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The Dickens Project - Archives > Oliver Twist - Week Six: Book 2, Chapters i-v

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message 1: by Loretta (new)

Loretta (lorettalucia) Please post your thoughts below.


message 2: by Loretta (new)

Loretta (lorettalucia) I'm halfway through this section. Will post in a day or two when I'm finished.


message 3: by Robin P, Moderator (new)

Robin P | 2116 comments Mod
In the New York Times recently there was an article about the dying art of thieves who can slit the pockets of men sleeping (or drunk) on the subway and remove their wallets without the victim even noticing. It's a skill that was taught to apprentices just like in Oliver's day. Young thieves today find it easier to just grab ipods & such without any finesse, it seemed the reporter and the police had a certain romantic respect for the old guys.


message 4: by Loretta (new)

Loretta (lorettalucia) Robin wrote: "In the New York Times recently there was an article about the dying art of thieves who can slit the pockets of men sleeping (or drunk) on the subway and remove their wallets without the victim even..."

LOL. That's quite funny (the romantic respect held by the reporter).


message 5: by Robin P, Moderator (new)

Robin P | 2116 comments Mod
My edition isn't divided into books as the original was but I noticed that Book I ended on a cliffhanger with Oliver out of commission (readers wouldn't know if he was alive or dead).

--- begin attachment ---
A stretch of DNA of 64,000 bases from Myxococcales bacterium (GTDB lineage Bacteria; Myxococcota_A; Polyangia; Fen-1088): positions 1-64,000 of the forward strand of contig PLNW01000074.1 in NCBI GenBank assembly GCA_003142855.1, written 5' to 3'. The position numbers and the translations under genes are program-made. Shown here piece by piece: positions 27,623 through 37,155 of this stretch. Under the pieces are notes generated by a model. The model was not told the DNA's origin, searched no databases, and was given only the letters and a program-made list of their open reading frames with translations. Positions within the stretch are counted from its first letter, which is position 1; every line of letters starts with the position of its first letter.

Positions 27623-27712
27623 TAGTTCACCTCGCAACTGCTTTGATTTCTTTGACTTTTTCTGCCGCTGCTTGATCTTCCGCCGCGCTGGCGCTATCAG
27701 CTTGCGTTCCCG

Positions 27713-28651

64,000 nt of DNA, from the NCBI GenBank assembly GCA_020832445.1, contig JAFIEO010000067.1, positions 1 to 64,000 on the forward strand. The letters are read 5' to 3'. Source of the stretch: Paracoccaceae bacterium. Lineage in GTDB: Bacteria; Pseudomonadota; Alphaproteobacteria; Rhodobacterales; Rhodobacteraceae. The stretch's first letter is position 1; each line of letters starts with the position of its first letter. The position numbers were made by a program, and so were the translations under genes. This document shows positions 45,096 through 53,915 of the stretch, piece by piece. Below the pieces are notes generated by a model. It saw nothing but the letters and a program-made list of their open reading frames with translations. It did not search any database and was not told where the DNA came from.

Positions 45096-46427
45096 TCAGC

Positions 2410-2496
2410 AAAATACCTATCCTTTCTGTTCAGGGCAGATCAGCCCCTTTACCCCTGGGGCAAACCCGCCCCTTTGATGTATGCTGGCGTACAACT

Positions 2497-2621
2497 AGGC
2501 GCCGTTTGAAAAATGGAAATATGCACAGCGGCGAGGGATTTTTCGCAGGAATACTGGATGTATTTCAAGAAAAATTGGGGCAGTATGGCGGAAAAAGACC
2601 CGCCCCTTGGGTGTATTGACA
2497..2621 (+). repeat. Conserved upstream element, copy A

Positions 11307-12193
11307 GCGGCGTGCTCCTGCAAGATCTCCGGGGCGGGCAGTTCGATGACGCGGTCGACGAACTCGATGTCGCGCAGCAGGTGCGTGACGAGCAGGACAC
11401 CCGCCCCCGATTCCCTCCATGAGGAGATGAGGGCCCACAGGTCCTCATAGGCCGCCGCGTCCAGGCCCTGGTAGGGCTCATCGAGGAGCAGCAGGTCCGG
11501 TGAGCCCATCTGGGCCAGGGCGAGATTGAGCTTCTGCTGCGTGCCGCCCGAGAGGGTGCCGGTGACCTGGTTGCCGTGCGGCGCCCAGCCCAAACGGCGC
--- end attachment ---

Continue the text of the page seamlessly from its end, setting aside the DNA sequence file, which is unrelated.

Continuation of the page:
message 6: by Zulfiya (last edited Nov 13, 2011 04:37PM) (new)

Zulfiya (ztrotter) | 1596 comments Robin wrote: "My edition isn't divided into books as the original was but I noticed that Book I ended on a cliffhanger with Oliver out of commission (readers wouldn't know if he was alive or dead).".

You are not the only one, Robin, who had to manually recalculate the chapters to easily follow the reading schedule (excuse my split infinitives:-0).


message 7: by Zulfiya (new)

Zulfiya (ztrotter) | 1596 comments There are several points I would like to share:-)

1. Finally, the role of the beadle and Mrs. Corney is "fleshing out". They are in the novel to show the callous, hypocritical middle-class morality and to tell us the background history of Oliver Twist. (It is, after all, a speaking name as we hopefully will learn something about Oliver's past, though there were some hints when the reader could observe the uncanny similarity between Oliver and the lady in the picture).

2. I do really like the way Dickens made us imagine what actually happened to Oliver and what he was going through when he was left alone, bleeding, in the ditch. So many characters in these five chapters suffered from the cold weather and piercing gales of wind and not a single direct word about Oliver's plight.

3. Dickens named five his novels after his protagonists (Nicholas Nickleby, Martin Chuzzlewit, David Copperfield, Oliver Twist, and Little Dorrit). So far, Oliver is the most passive of those titular characters.


message 8: by Robin P, Moderator (new)

Robin P | 2116 comments Mod
Yes, great points. I was also thinking about Oliver being so passive. He is dragged and carried off by multiple people, whether it's the beadle, the police, Fagin's boys, Bill Sikes, even the people who rescue him from the ditch. Of course he is a child, but so are the urchins employed by Fagin, and they are more active. In a way his passivity in their company is a form of resistance. He doesn't jump in and compete with them.


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